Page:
Displaced Wyomingites are invited to reconnect with the wonders of the Cowboy State July 19 at the Committee of Wyoming People in the East’s upcoming shin-dig, an annual tradition marked by barbecue, mechanical bull riding and country music.
(CQ Roll Call File Photo)
The 37 annual C.O.W.P.I.E., which is scheduled to stampede into Eastern Market’s North Hall, kicks off with a members-only cookout (organizers bring in burgers and sides for their core constituency) before throwing open the doors to the general public at 8 p.m. Tickets are available in advance (through July 17) for $35, whereas those who wait until the day of must either shell out $25 for general admission (no alcohol) or $50 to booze it up.
“Only snacks are available after 8 p.m., but the beer and Jack [Daniels] will be flowing all night,” an event coordinator told HOH of what folks should expect to find at the Western-themed soiree.
Attendees are encouraged to break out their snazziest frontier wear, be it highly polished calfskin boots, wide-brimmed chapeaus or bright shiny belt buckles.
Desperate to wear your chaps out in public to an actually appropriate situation?
Allow the motorized bucking beast to make all your wildest dreams come true.
“We give out a Cheyenne Frontier Days belt buckle to the winner of our competition each year, and that always leads to some pretty impressive talent,” one organizer shared.
Carving up the Cleveland hospitality scene in anticipation of the 2016 GOP nominating convention has turned into quite the task. So much so, in fact, that we’re back with a second round of dining/drinking/carousing picks for those destined to head due west ahead of the next presidential election cycle.
During our initial foray into can’t miss eateries, Cleveland Magazine managing editor Kim Schneider shared insights into coveted seats, suburban retreats and dedicated suds slingers.
But man cannot live on steak and beer alone. (Can we?) Full story
Now that the Republican National Committee has elected to give Cleveland a star turn come 2016, it’s time for political operatives (and reporters) to begin debating the only thing that really matters during nominating conventions: Where we all gonna eat?
Granted, some would-be pundits and cash-strapped hacks may wind up wandering no further than whatever media-sponsored hangout keeps the complimentary drinks flowing that summer.
But we here at HOH are all about exploring C-Town to the fullest. Full story
On Thursday, Holland & Knight will once again play host to the “Rooftop Deck Caucus,” the informal nickname for the throng of fun-seeking congressional staffers who flood the lobbying firm’s sun-splashed offices each summer.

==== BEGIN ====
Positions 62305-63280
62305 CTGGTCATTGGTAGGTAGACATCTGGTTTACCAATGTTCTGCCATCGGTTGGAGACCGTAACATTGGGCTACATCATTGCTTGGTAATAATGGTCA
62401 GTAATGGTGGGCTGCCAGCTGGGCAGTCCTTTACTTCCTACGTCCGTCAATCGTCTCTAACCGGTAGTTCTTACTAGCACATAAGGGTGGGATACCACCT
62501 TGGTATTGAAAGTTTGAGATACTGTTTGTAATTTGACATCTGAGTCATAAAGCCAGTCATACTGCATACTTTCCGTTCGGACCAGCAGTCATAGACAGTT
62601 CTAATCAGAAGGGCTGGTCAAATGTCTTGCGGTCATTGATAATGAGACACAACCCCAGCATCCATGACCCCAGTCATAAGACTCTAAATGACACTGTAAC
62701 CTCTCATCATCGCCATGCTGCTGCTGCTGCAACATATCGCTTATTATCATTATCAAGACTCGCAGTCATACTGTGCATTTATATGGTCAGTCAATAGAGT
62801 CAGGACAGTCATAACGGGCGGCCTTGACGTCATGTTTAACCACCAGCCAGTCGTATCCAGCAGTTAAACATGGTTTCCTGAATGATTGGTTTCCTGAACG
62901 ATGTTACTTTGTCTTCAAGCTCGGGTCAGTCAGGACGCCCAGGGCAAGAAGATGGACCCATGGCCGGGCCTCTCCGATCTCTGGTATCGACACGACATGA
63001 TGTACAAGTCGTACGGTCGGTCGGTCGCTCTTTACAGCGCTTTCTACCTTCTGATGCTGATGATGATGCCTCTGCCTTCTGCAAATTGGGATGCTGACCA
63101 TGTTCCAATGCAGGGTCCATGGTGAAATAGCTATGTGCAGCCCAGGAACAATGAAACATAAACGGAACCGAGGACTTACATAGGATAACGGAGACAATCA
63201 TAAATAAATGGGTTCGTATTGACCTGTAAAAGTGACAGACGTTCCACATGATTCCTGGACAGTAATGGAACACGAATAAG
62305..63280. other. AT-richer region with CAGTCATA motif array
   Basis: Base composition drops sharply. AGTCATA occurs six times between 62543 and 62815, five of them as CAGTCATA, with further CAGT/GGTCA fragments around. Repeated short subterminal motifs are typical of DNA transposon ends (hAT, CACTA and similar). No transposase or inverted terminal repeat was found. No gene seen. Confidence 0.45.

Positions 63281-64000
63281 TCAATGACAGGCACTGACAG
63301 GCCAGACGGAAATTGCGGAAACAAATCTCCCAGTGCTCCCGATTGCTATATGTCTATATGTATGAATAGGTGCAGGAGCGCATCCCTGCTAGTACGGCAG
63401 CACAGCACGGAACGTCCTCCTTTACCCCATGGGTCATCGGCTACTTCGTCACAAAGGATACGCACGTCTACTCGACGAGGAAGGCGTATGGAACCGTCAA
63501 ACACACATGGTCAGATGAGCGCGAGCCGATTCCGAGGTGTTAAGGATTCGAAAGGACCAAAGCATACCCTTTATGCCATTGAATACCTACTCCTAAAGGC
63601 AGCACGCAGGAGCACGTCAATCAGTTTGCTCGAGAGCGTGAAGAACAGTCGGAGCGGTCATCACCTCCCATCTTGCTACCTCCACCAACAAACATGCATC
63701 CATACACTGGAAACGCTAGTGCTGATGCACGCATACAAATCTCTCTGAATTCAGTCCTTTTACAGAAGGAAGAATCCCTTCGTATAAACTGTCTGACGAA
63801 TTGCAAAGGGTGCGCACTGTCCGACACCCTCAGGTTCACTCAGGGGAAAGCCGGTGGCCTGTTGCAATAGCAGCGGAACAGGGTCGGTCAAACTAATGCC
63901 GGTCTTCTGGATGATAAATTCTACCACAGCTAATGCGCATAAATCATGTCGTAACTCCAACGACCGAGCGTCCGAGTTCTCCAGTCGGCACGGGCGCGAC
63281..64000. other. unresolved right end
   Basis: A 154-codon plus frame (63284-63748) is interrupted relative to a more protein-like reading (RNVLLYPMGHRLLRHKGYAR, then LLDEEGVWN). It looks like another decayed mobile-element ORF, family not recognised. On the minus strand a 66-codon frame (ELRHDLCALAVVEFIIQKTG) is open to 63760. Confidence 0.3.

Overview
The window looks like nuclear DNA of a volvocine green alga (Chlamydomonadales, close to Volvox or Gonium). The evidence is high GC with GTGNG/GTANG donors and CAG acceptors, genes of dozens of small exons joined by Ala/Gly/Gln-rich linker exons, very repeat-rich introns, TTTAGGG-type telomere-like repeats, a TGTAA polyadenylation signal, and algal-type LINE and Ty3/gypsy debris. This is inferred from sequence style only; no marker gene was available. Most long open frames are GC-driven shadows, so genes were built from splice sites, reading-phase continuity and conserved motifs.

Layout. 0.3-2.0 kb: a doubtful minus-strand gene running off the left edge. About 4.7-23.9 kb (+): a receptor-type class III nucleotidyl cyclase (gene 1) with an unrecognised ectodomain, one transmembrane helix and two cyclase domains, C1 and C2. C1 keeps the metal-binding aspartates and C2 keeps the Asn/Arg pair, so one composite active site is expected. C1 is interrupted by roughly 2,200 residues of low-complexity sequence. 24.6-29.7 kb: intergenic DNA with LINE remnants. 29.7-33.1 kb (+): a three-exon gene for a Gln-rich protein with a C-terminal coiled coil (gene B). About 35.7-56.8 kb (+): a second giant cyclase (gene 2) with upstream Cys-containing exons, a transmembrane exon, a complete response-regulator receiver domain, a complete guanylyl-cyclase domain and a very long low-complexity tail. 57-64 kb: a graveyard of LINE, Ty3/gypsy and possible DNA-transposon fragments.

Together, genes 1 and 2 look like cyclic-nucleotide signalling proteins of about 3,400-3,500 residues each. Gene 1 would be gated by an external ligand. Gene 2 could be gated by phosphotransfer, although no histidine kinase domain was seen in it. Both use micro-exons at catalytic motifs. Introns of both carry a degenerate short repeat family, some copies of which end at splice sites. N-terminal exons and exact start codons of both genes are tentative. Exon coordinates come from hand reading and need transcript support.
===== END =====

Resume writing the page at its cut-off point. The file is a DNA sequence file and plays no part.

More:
(Courtesy Holland & Knight)
Public policy head Rich Gold — “and DJ,” he added — told HOH the come-as-you-are gathering (800 17th St. NW) began as an in-house shindig, but noted that it has since evolved into a widely attended opportunity to blow off some steam.
“It’s kind of a tongue-in-cheek event, to say the least,” he suggested. “It also tends to get hot and sweaty, given Washington in July.”
Skyrocketing temperatures or not, Gold said he’s noticed some crossover between the more member-friendly reception his group puts on in the Cannon Caucus Room and the open-air soiree — overlooking the White House, no less — happening this week.
“It has started to get out,” he said, estimating that around a dozen intrepid lawmakers have begun routinely mixing with the 300-odd partygoers that congregate on the roof each year.
Those willing to brave the humidity for this year’s 8th annual outing, which is scheduled to take place from 6 p.m. to 9 p.m., are set to be rewarded with spirited “cocktail ice creams” and “adult” sno-cones, Baja-style fish tacos, mini crab cakes, the musical stylings of the Grateful Dead and Jimmy Buffett and “maybe even a photo booth.”
“Come party till you pass out. Something Washington doesn’t do nearly enough of,” Gold counseled.
Local tastemakers are scheduled to take a crack at custom cocktail creation Thursday during a “Chefs Behind Bars” fundraiser benefitting Share Our Strength’s No Kid Hungry campaign.
The debut competition is expected to take over the Liaison Capitol Hill’s rooftop deck (415 New Jersey Ave. NW) from 6 p.m. to 8:30 p.m. Tickets to the glitzy evening — admission is $40 per person, and includes featured cocktails and passed hors d’oeuvres — may be purchased via NoKidHungry.org/Events.
Chefs tasked with whipping up crowd-pleasing tipples include:
Alba Osteria’s Amy Brandwein (anticipated contribution: “Peaches & Herbs,” blending together peaches, infused whiskey and herbs)
Art and Soul’s Wes Morton
Bar Pilar’s Jesse Miller
Bibiana’s Nick Stefanelli
Cave Mezze’s Dmitri Moshovitis (anticipated contribution: “Melåni,” muddling together Grey Goose vodka, harissa syrup, St-Germain liqueur, lemon, mint and squid ink syrup)
Liberty Tavern/Lyon Hall/Northside Social’s Matt Hill
Pabu’s Jonah Kim
Sunnyside Restaurant Group founder Spike Mendelsohn (anticipated contribution: “Diamond Brady,” a gin-oyster shot spiked with chili-infused bourbon, sherry vinegar and brined egg yolk)